Thursday, November 6, 2014: 10:15 AM-11:45 AM
Enchantment II (Convention Center)
*Names in bold indicate Presenter
Panel Organizers: C. Kevin Fortner, Georgia State University
Panel Chairs: Damon Cann, Utah State University
Discussants: Dale C. Farran, Vanderbilt University and Ross Rubenstein, Syracuse University
Both the well-known importance of early childhood education and the increasing importance and associated pressures of educational accountability continue the demand for research regarding pre-k and kindergarten classrooms. The proposed panel brings together four papers from researchers across the country concerned with this important, early period in a student’s public education experience-kindergarten. Furthermore, all four papers focus on recent policy changes to kindergarten that influence what and how much children learn in their early education.
The first two papers examine instructional practices inside the kindergarten classroom. Engel and Claessens utilize data from the Early Childhood Longitudinal Studies (ECLS) of kindergarten in two time periods to examine “The Effects of Teachers’ Time Use and Content Coverage on Students’ Socioemotional and Behavioral Outcomes in Kindergarten.” Within this study, Engel and Claessens draw attention to whether the ‘academicization’ of kindergarten benefits student learning. Relatedly, Watts, Farkas, and Duncan present evidence on how changes in mathematics instruction over the past decade relate to kindergarten year achievement gains in mathematics. This analysis ties instructional measures to the Common Core Standards for Mathematical Practice.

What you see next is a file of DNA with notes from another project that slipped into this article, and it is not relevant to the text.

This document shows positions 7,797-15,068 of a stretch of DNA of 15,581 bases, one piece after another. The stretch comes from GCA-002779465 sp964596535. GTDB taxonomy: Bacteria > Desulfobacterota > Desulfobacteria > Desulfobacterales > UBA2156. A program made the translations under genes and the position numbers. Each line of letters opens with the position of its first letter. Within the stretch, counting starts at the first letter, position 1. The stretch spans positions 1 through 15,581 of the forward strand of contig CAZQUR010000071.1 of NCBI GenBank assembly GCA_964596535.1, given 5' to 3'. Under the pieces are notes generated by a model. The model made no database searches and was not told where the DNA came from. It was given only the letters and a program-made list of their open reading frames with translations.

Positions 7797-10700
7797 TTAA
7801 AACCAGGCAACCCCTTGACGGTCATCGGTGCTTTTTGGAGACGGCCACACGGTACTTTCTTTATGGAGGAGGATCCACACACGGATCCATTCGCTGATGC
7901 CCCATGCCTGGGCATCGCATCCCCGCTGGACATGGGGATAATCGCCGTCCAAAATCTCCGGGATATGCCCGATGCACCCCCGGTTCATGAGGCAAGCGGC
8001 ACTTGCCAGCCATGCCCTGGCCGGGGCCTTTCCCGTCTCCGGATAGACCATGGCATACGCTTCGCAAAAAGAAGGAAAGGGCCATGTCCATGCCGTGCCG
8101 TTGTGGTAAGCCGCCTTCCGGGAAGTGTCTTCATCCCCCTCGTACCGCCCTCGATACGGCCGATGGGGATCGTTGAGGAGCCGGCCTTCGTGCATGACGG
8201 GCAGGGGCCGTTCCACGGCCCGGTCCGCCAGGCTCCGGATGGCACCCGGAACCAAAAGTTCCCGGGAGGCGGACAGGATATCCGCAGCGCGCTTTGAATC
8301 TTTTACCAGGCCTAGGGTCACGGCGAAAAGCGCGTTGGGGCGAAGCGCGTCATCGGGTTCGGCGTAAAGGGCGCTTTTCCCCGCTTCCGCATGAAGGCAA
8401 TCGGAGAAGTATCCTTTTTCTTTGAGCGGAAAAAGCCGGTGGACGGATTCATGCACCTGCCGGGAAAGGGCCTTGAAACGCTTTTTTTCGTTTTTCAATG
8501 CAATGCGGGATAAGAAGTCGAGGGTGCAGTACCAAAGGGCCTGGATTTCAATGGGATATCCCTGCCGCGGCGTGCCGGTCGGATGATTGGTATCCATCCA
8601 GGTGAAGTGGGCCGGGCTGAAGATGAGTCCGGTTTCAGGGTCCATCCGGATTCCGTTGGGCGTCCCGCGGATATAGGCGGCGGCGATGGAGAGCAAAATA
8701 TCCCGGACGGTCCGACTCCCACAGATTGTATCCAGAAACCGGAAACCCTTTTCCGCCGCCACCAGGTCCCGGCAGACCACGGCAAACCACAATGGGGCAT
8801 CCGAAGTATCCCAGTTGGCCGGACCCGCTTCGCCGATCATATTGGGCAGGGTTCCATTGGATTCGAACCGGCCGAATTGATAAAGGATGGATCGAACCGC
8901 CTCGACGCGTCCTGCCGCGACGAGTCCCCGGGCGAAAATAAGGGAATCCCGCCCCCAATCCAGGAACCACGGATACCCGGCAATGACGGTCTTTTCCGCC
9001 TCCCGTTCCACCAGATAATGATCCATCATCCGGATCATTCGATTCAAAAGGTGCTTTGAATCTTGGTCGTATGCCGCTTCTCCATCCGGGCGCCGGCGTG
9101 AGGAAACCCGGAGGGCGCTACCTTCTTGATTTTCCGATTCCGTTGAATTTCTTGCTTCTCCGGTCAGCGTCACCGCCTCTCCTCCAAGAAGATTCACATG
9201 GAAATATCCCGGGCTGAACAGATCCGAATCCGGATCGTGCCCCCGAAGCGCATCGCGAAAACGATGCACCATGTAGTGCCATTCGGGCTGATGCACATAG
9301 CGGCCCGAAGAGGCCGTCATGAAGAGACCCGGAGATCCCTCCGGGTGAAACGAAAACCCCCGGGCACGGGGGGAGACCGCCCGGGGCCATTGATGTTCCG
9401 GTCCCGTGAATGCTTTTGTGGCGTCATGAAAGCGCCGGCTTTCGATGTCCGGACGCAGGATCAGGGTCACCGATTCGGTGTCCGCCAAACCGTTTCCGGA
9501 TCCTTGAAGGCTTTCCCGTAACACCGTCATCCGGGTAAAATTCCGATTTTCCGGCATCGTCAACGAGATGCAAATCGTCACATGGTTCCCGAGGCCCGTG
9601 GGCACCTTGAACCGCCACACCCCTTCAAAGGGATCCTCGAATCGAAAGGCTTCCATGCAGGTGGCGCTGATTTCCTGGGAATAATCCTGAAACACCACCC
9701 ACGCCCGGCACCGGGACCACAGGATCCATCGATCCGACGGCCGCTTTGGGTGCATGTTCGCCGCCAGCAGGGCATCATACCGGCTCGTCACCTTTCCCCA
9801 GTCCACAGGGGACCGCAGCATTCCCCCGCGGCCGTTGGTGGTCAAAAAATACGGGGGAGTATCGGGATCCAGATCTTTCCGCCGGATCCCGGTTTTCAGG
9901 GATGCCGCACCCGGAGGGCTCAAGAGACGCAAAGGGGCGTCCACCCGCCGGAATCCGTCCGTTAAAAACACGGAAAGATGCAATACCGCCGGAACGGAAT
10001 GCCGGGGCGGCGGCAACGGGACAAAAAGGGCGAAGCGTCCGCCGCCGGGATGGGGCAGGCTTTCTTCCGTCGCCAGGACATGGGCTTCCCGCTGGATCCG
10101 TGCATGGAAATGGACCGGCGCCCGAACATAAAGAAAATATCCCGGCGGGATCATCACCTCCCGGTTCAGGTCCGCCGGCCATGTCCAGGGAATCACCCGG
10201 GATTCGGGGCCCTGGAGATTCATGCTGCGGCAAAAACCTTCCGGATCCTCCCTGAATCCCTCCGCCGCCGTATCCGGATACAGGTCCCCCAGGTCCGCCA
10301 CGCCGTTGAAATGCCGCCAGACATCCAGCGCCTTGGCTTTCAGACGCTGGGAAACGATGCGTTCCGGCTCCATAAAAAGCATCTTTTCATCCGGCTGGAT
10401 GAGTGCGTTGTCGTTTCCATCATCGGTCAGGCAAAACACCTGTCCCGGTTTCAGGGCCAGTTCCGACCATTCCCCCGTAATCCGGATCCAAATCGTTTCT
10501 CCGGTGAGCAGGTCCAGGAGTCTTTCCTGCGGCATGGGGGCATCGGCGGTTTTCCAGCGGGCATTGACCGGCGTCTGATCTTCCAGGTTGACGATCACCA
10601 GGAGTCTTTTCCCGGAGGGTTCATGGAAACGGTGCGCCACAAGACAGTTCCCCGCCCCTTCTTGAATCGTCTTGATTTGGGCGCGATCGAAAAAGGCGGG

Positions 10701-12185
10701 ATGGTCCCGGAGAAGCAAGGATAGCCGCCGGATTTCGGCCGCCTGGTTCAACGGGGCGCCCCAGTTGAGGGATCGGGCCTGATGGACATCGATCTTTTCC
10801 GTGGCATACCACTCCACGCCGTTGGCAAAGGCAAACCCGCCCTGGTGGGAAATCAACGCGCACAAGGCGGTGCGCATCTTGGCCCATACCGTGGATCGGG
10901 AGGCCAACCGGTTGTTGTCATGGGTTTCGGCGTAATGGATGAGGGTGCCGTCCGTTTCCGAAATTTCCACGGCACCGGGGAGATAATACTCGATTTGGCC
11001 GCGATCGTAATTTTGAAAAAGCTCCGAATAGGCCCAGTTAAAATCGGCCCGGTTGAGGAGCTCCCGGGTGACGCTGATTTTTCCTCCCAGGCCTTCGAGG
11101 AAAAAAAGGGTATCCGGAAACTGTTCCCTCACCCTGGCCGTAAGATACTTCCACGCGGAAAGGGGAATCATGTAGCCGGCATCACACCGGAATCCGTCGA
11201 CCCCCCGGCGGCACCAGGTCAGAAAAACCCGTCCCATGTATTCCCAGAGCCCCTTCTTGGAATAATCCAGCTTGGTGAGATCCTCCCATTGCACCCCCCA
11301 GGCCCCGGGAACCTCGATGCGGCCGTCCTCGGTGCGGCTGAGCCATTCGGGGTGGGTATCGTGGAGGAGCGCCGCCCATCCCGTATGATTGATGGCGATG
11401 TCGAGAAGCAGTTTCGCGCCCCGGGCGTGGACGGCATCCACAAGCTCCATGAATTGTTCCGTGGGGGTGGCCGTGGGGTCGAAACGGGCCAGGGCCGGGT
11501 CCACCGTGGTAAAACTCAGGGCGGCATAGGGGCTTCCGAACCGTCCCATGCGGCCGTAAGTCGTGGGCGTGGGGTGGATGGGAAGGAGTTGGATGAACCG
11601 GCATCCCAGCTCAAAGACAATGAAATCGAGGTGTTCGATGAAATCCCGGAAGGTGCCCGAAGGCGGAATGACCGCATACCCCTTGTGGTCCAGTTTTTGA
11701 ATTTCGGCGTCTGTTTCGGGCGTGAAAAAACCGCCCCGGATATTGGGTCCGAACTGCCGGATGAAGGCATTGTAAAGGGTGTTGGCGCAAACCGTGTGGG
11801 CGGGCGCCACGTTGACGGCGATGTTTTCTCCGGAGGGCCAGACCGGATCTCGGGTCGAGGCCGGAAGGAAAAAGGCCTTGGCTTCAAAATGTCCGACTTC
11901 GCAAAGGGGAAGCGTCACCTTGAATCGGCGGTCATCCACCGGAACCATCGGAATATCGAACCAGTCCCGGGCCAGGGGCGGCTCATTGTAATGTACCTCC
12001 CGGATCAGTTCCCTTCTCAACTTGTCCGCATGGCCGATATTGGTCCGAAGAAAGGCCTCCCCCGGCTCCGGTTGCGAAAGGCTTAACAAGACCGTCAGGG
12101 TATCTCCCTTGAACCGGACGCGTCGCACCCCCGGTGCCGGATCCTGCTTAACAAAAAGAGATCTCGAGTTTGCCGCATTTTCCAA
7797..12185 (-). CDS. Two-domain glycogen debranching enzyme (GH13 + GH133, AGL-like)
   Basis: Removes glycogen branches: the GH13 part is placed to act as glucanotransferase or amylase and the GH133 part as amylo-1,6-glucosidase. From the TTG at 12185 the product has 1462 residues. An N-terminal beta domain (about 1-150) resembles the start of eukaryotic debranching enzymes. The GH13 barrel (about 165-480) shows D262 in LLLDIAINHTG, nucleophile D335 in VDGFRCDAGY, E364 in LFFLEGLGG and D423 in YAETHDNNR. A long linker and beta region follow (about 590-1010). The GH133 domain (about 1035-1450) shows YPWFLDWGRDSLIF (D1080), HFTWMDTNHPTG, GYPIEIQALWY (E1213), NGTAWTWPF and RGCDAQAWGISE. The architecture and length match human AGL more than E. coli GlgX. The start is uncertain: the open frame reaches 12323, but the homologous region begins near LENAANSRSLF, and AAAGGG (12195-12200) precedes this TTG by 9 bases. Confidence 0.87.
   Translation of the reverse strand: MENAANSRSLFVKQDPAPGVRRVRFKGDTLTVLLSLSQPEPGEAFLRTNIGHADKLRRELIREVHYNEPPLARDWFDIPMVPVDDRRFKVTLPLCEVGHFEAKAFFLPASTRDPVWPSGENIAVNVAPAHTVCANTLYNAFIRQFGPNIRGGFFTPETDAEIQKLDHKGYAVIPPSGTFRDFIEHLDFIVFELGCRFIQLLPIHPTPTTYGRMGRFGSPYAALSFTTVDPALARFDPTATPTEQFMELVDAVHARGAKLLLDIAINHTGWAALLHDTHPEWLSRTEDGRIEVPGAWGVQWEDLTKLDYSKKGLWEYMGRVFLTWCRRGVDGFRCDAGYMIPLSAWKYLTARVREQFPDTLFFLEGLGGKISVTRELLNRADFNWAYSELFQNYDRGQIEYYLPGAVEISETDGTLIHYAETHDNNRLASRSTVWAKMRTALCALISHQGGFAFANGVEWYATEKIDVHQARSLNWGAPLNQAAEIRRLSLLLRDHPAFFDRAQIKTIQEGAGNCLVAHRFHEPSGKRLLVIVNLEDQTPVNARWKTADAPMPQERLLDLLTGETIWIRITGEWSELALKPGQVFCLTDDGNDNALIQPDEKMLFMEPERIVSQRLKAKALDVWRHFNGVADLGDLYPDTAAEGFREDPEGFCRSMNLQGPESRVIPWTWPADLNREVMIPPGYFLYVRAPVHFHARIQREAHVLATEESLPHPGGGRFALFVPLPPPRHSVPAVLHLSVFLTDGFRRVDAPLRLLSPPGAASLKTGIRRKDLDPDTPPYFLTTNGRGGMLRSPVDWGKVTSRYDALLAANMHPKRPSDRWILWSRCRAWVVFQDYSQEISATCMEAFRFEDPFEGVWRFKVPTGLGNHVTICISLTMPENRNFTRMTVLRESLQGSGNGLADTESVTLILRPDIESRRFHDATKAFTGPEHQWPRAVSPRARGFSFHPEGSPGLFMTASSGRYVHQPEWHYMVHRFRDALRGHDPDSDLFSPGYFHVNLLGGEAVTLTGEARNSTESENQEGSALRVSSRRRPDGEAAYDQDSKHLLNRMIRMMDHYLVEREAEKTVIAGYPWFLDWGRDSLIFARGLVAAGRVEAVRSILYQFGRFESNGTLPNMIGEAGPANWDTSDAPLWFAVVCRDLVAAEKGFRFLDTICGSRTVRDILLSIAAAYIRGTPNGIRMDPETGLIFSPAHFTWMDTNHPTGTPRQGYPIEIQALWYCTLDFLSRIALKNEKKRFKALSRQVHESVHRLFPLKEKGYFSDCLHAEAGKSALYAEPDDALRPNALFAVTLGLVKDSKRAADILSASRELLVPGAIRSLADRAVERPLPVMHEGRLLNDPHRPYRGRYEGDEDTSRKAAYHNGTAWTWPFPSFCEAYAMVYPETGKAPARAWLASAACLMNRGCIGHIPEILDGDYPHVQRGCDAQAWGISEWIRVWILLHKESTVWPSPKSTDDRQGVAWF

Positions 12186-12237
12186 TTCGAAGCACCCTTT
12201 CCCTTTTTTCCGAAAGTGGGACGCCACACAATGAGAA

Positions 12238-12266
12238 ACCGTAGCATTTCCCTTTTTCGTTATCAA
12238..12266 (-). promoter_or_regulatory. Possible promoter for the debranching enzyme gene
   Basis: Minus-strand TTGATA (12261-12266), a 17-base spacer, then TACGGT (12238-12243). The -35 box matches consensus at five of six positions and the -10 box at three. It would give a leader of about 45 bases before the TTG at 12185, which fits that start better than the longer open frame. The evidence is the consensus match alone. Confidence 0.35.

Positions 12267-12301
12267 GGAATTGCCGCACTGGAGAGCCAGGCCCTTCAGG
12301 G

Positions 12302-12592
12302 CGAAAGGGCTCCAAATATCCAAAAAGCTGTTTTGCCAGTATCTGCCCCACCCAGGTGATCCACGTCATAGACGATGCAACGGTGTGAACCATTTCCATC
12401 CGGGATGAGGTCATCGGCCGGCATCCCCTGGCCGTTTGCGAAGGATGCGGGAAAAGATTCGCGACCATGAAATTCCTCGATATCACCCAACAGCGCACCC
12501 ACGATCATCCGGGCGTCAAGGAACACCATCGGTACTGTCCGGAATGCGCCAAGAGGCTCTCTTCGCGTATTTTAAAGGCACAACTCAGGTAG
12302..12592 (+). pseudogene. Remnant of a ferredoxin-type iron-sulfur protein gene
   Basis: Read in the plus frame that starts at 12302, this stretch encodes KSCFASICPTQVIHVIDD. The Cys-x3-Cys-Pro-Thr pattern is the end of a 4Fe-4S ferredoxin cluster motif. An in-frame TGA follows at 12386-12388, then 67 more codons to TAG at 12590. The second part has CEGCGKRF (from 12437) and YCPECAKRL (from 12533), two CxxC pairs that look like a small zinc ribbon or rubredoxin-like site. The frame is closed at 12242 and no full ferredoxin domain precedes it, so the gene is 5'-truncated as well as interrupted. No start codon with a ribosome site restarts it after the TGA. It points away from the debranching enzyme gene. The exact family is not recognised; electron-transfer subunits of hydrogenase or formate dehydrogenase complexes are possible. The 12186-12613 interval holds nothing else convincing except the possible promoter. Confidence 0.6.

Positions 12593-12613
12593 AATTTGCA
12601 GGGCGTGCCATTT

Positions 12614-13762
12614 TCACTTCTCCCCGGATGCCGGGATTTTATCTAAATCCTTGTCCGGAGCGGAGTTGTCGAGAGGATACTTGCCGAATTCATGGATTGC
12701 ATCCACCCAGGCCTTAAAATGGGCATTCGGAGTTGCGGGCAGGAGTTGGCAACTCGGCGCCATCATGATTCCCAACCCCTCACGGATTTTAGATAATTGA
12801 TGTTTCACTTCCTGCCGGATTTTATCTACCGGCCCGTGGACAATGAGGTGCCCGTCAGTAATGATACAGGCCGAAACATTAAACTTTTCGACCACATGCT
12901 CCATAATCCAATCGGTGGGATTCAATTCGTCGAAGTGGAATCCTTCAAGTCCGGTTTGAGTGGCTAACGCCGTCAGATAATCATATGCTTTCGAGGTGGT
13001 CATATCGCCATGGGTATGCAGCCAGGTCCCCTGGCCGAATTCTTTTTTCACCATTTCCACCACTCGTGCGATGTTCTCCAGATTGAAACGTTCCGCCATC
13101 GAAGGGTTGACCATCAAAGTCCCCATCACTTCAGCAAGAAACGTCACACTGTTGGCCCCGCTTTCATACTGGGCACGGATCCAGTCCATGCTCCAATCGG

The second two papers turn to recent changes in kindergarten and pre-k education. Fortner and Jenkins leverage a change in the kindergarten entry cutoff date in North Carolina to examine the relationship between 3rd grade test score outcomes for this older cohort of students compared to prior kindergarten cohorts. They also test whether this change resulted in differential effects for subgroups of students (e.g. ‘redshirts’), and influenced outcomes such as designation as a gifted or disabled student. Bassok and Latham’s study uses ECLS data to determine if today’s kindergarteners, overall and by subgroups based on race, SES, etc., know more than kindergartners of 10 years ago in reading and mathematics. They also examine connections between state pre-k policies and school readiness.
Recent policy changes including more rigorous instruction in the early grades, alterations in birth cutoffs to ensure an older average age at kindergarten entry, a focus on common core topics in kindergarten, and increasing investments in early education are all intended to boost educational outcomes for children facing an increasingly challenging global competitive market for future employment. The conference theme, Global Challenges, New Perspectives, certainly reflects the competition which will be faced by the kindergarten cohort of 2014.
We have recruited Damon Cann, a political scientist at Utah State and co-investigator/statistical lead of New Mexico’s K-3 Plus Extended School Year Validation Study to serve as chair of the session. Dale Farran, Vanderbilt University Professor and Senior Associate Director of the Peabody Research Institute, and William Gormley, Georgetown University Professor and Co-Director of the Center for Research on Children in the U.S., will function as discussants for the panel. These additional participants bring knowledge of child policy issues, but a different disciplinary perspective to this varied panel. The lead authors on the four papers represent four different institutions and the full, gender diverse, slate of authors and participants includes students, post-doctoral researchers, and a full range of faculty rank.